Interestingly, despite IgG and complement C3 deposition along the dermal-epidermal junction in the neonatic mice, epidermolysis bullosa acquisita histological, or clinical alterations were observed [ 46 ]. In addition to the skin, immunoperoxidase and immunofluorescence staining analyses found COL7 expression to be confined to the basement membranes beneath other stratified squamous epithelia; for example, oesophagus, buccal, anal, and vaginal mucosae, but not in colonic mucosa [ 2627 ].

On the contrary, others noted scattered COL7 staining in colonic epithelium and in epidermolysis bullosa acquisita small intestinal epithelial basement membrane [ 9798 ]. Furthermore, anchoring fibrils were detected by electron microscopy in the intestine [ 97 ], and COL7 expression was detected in oesophagus and colon [ 4199 ].

Of note, COL7 expression decreases from proximal to distal parts of the gastrointestinal tract [ 3 ].

F ab epidermolysis bullosa acquisita effects on blister formation have been described in bullous pemphigoid, for example, a weakening of cell attachment after the binding of anti-BP antibodies to keratinocytes [ — ]. In contrast, no data on F ab -mediated effects of anti-COL7 antibodies on keratinocyte adhesiveness has been reported.

Epidermolysis bullosa acquisita

As the NC1 domains multiple binding sites to epidermolysis bullosa acquisita proteins located within the dermal-epidermal junction, it seems plausible that autoantibody binding interferes with these interactions [ 70].

This may explain the pathogenesis of noninflammatory, mechanobullous EBA; however, this assumption needs to be epidermolysis bullosa acquisita confirmed. Several lines of evidence suggest that the Fc portion of anti-COL7 antibodies is a key molecular prerequisite to initiate blister formation.


In vitro, only IgG, but not F ab 2 fragments, directed to COL7 induced dermal-epidermal separation when incubated on cryosections of human skin, followed by the addition of neutrophils from healthy donors [ 60 ]. Furthermore, not all isoclasses of anti-COL7 have the potential to induce dermal-epidermal separation.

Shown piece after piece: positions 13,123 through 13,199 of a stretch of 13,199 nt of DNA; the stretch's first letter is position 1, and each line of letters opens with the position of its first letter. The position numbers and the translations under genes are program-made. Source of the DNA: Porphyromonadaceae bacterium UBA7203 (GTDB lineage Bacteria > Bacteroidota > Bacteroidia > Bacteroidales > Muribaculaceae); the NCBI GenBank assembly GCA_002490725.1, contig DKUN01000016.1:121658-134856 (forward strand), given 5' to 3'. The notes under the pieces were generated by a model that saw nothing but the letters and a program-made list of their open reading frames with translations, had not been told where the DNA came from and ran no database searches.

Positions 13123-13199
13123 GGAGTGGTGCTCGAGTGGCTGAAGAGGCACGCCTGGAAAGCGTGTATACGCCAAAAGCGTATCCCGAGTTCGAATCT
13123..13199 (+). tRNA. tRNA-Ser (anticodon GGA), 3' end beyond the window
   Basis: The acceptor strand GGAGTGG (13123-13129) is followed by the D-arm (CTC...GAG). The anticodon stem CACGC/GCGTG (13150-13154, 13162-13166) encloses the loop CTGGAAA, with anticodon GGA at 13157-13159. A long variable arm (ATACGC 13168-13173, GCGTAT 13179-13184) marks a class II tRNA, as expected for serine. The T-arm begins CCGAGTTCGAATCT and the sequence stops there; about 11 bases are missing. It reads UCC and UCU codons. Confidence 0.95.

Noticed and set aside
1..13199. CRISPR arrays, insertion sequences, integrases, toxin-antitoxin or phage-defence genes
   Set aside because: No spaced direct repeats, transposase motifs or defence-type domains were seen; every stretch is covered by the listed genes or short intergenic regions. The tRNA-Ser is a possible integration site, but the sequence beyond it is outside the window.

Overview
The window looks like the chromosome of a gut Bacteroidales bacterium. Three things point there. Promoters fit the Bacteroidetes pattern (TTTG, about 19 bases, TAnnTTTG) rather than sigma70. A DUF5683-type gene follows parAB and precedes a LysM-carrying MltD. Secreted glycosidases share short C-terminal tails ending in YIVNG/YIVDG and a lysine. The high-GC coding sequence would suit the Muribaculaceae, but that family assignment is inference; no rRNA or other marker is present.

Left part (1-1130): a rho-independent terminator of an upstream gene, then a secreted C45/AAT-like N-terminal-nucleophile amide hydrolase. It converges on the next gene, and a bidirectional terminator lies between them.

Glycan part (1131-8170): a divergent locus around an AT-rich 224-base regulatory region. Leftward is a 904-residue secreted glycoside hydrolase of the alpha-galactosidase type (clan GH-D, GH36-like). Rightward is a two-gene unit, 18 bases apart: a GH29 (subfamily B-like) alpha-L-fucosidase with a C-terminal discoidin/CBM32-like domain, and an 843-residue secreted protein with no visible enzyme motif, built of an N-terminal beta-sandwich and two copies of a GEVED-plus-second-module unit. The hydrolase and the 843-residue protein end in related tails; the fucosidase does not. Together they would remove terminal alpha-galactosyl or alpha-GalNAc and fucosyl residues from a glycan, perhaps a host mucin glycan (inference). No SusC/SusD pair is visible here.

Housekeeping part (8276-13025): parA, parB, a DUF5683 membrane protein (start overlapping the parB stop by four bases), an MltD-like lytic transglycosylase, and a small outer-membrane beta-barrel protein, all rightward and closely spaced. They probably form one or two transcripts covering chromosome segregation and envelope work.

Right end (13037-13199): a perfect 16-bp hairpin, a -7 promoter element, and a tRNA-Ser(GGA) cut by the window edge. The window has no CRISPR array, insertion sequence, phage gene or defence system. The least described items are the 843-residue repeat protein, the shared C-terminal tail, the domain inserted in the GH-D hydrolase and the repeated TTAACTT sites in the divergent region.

Similar observations are made in mice. While injection of rabbit anti-COL7 IgG induces skin blistering, the administration of corresponding F ab 2 fragments causes no pathology, despite binding to the dermal-epidermal junction [ 44 ]. epidermolysis bullosa acquisita


The absence of skin lesions in mice injected with chicken anti-mouse COL7 IgY, which does not bind murine complement and Fc receptors, further underlines the importance of Fc-Fc receptor interactions for blister formation in experimental EBA [ ]. Recent attention has also been attributed to the epidermolysis bullosa acquisita status epidermolysis bullosa acquisita IgG, as this has been demonstrated to have a great impact on IgG function [ ].

Epidermolysis bullosa acquisita | DermNet New Zealand

Epidermolysis bullosa acquisita exact timely and special resolution of events occurring after autoantibody binding in EBA has yet to be defined. The current concept of antibody-induced tissue injury is that epidermolysis bullosa acquisita a multistep, directed, but not linear, process leading from antibody binding to blister formation.

So far, the following cells and molecules have been identified to contribute to blister formation in experimental EBA: